Asian hedge fund start-ups received $1.1 billion in early-stage capital from investors globally over the past three years, but the biggest beneficiaries have been large funds with at least $100 million in assets at launch and which have already secured seed investment, finds a survey by Citi.
The average size of managers receiving early-stage allocations over the past three years was $193 million at launch. The typical Asian hedge fund recipient was just over $100 million, while those in the US and Europe – where funds are generally larger – were about $200 million.
Additionally, more than one-third of hedge funds globally that had received early-stage allocations also had seed investors, according to the poll. “[You’re] more likely to attract early stage capital if you launch with a greater AUM,” says Robert Baigrie of Citi’s capital introduction team in Hong Kong.
Of the 74 respondents surveyed in the US, Europe and Asia, fund of funds – which have traditionally been the largest source of early-stage investment capital – represented 70.3% of the investors polled. The remainder comprised family offices, insurance companies, endowments, wealth advisors, private banks and hedge fund platforms.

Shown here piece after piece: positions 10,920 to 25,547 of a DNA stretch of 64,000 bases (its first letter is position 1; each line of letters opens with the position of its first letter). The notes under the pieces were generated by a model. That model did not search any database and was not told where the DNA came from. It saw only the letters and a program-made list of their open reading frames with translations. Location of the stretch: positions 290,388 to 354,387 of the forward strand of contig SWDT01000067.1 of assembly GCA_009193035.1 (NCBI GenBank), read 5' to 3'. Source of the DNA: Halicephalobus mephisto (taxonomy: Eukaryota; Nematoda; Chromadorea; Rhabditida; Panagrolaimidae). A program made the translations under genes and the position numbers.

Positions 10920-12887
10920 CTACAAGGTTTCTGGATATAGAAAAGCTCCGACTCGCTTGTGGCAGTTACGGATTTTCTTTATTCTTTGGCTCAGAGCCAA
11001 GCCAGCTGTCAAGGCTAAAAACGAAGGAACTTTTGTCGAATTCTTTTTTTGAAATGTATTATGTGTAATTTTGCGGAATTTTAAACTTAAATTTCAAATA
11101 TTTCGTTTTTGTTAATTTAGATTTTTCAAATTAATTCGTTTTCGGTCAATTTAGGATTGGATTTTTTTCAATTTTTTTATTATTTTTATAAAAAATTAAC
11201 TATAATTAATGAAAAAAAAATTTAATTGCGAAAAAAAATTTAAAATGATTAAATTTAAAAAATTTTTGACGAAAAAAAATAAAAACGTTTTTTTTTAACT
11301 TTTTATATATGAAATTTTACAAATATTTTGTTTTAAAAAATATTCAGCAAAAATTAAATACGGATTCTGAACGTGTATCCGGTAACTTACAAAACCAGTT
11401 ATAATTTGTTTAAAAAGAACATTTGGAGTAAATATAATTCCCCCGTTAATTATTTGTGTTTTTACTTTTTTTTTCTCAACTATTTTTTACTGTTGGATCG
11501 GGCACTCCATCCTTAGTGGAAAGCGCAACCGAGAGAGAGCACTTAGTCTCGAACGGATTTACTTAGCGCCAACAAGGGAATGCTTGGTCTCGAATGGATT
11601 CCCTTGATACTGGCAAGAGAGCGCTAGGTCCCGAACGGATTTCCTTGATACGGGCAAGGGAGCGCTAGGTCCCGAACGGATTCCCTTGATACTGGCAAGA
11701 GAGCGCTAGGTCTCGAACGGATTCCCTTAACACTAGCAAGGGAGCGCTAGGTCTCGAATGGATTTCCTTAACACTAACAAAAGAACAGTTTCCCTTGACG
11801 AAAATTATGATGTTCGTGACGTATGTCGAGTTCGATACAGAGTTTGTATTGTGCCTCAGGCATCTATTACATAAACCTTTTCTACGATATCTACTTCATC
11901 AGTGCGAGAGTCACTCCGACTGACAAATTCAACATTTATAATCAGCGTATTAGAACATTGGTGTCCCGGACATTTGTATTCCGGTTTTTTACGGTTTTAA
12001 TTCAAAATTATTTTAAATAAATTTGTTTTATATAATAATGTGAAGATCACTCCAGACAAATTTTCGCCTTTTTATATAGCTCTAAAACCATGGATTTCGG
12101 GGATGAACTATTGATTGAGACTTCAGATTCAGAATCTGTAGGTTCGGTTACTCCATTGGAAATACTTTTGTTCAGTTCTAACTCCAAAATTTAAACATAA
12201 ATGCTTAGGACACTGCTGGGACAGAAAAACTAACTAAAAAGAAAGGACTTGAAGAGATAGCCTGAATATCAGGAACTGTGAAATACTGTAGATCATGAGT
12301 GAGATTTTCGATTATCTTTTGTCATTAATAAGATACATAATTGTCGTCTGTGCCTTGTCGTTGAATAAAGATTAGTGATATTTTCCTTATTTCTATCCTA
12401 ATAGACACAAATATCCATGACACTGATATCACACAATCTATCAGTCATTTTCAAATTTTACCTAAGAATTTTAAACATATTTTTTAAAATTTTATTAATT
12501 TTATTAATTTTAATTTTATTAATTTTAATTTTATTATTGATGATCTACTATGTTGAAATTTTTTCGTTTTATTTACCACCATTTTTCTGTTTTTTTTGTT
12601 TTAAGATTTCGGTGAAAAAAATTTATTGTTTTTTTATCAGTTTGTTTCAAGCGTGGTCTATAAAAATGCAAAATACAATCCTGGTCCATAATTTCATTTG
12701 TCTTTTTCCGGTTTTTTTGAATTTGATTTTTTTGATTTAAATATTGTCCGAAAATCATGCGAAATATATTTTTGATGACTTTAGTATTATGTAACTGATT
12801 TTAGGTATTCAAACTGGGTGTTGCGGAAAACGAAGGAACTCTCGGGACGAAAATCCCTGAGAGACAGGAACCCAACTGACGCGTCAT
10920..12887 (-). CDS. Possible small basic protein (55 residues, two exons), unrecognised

A majority of US investors (88%) indicated they had no geographical bias when investing in hedge funds. In Europe, home to the second-biggest pool of start-up investors after the US, 86% were equally unbiased, notes Martin Visairas, Asia-Pacific head of sales and capital introduction at Citi.
“That tells you that US investors would be investing in early stage [funds] in Asia, same as the Europeans,” says Visairas.
Of the Asia-Pacific respondents, 43% say they prefer to invest in funds within the region, with 57% claiming to have no geographic preference. However, historically they have favoured investing within Asia, and likely retain a strong home bias, Visairas adds.
Asian investors have also been shown to be strong bargainers when it comes to deliberating fees with fund managers. The hedge fund industry standard is 2% for management and 20% for performance. However, compared to investors globally, those in Asia expected the largest discount on performance fees, with 78% expecting reductions of between 5-10%.
Larger funds tend to have the upper hand, compared with their smaller peers, when it comes to fee negotiations, says Baigrie.
According to data provider Eurekahedge, funds with a smaller pool of assets tend to offer more attractive terms to investors, while those helmed by well-established traders tend to have financial backers and also higher fees.
The average fees for new Asian hedge fund launches have dropped over the years to 1.49% for management and 18.71% for performance in 2011, according to Eurekahedge, down from 1.84% and 19.08% in 2007, when the industry was at a peak.